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SAIPAN, CNMI (Saipan Tribune, Dec. 11) – Officials from the U.S. Environmental Protection Agency in San Francisco trekked to the Commonwealth of the Northern Mariana Islands and marched through ankle-high wet clay in a tropical downpour Thursday to inspect a technological feat in pollution control.

Thanks to Environmental Protection Agency funding, the Northern Mariana Islands is on track for the first horizontal wastewater outfall pipeline at Saipan's Agingan Wastewater Treatment Plant.

At a cost of US$4 million, the new pipeline will carry treated wastewater away from the cliff line, not polluting the shore or negatively impacting the coastal reefs.

On Thursday, Environmental Protection Agency's Pat Young and Mike Lee met with officials from the Commonwealth Utilities Corp., the contractors and the construction management team.

In the first project of its type in Micronesia, a drilling technique is used called horizontal directional drilling (HDD).

Once the waste is treated, the byproduct water (effluent) is discharged into the ocean through the horizontal outfall pipeline where the salt water further treats it or kills bacteria.

The goal is to discharge the byproduct so deep within the ocean that waves will not push it back to the cliff line or keep it at coral reefs. This provides a better dilution of the effluent discharge into the ocean water, which reduces and/or eliminates nutrient-rich effluent that would otherwise contribute to algal blooms along the cliff.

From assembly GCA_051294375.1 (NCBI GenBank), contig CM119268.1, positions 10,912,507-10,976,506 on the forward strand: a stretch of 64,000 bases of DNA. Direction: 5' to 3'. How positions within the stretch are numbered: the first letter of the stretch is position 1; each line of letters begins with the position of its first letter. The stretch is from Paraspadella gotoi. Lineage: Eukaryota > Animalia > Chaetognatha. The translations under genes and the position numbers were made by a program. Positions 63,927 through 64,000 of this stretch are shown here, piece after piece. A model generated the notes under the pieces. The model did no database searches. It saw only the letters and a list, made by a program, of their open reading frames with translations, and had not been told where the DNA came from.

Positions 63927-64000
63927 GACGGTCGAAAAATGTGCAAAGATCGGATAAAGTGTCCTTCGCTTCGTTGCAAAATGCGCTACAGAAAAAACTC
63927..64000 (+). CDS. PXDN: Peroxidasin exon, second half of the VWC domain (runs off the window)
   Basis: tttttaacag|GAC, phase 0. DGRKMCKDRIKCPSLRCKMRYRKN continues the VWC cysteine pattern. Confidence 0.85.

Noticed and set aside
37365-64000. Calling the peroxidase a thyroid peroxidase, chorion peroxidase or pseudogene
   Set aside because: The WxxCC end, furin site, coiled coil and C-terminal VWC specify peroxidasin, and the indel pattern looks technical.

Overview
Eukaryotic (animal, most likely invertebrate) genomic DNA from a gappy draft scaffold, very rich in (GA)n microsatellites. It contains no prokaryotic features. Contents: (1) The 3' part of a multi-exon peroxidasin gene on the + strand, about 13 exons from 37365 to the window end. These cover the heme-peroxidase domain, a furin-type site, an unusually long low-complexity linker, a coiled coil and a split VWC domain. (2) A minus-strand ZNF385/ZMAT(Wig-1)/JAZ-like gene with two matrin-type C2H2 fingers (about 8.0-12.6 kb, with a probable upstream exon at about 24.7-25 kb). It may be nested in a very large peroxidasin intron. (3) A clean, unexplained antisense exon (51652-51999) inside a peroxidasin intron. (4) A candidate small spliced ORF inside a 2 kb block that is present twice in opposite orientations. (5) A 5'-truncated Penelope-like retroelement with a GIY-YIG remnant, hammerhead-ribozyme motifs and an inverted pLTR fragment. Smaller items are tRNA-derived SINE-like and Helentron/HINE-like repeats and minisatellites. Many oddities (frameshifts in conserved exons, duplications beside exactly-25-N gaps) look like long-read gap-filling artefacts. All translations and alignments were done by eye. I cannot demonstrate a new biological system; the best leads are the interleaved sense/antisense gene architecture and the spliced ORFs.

Since Environmental Protection Agency funded the Commonwealth of the Northern Mariana Islands project, a similar HDD pipeline is also being drilled in Guam.

Saipan's new outfall pipeline is a total of 1,100 feet long-about 800 feet out and away from the cliff and 104 feet under the waves or sea level.

The project's contractor, GPPG Inc. began drilling in May and, despite hitting what might be termed a sink hole in the floor of the ocean, the drilling project is now nearly on schedule.

The pilot hole is complete and on Thursday, Environmental Protection Agency officials watched as the crew began enlarging the 1,100 foot long hole-the second phase of the drilling project that takes two weeks.

Once enlarged, the pipeline will be inserted and professional divers will inspect the ocean floor prior to usage and install cement valves on the ocean floor.

Of the US$4 million required for this environmental protection project, the Environmental Protection Agency awarded Commonwealth Uitlities Corp US$3.1 million, with the balance currently being financed by the utility.

The Agingan Wastewater Treatment Plant was opened in 1993 and biologically treats three million gallons of wastes per day from southern Saipan.

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